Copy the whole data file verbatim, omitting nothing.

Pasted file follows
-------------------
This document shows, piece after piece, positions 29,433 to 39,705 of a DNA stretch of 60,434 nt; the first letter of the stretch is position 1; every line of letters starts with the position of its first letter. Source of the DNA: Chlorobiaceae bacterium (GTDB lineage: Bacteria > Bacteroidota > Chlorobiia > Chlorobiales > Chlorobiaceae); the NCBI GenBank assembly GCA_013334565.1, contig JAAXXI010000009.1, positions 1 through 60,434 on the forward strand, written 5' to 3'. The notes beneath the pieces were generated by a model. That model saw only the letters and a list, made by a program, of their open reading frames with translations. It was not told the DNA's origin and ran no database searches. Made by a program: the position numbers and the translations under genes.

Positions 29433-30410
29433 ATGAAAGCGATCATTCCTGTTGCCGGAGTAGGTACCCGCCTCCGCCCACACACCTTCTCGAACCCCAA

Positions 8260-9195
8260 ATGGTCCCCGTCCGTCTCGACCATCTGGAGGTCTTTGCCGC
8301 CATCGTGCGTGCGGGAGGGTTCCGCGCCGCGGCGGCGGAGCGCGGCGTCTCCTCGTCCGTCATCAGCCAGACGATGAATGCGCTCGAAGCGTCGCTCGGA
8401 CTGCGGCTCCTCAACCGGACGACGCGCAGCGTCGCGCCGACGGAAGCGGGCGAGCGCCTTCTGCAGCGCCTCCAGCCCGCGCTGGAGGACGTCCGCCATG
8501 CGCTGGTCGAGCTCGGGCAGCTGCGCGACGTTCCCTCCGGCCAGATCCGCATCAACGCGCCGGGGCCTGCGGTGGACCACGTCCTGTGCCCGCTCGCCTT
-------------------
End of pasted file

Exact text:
This document shows, piece after piece, positions 29,433 to 39,705 of a DNA stretch of 60,434 nt; the first letter of the stretch is position 1; every line of letters starts with the position of its first letter. Source of the DNA: Chlorobiaceae bacterium (GTDB lineage: Bacteria > Bacteroidota > Chlorobiia > Chlorobiales > Chlorobiaceae); the NCBI GenBank assembly GCA_013334565.1, contig JAAXXI010000009.1, positions 1 through 60,434 on the forward strand, written 5' to 3'. The notes beneath the pieces were generated by a model. That model saw only the letters and a list, made by a program, of their open reading frames with translations. It was not told the DNA's origin and ran no database searches. Made by a program: the position numbers and the translations under genes.

Positions 29433-30410
29433 ATGAAAGCGATCATTCCTGTTGCCGGAGTAGGTACCCGCCTCCGCCCACACACCTTCTCGAACCCCAA

Positions 8260-9195
8260 ATGGTCCCCGTCCGTCTCGACCATCTGGAGGTCTTTGCCGC
8301 CATCGTGCGTGCGGGAGGGTTCCGCGCCGCGGCGGCGGAGCGCGGCGTCTCCTCGTCCGTCATCAGCCAGACGATGAATGCGCTCGAAGCGTCGCTCGGA
8401 CTGCGGCTCCTCAACCGGACGACGCGCAGCGTCGCGCCGACGGAAGCGGGCGAGCGCCTTCTGCAGCGCCTCCAGCCCGCGCTGGAGGACGTCCGCCATG
8501 CGCTGGTCGAGCTCGGGCAGCTGCGCGACGTTCCCTCCGGCCAGATCCGCATCAACGCGCCGGGGCCTGCGGTGGACCACGTCCTGTGCCCGCTCGCCTT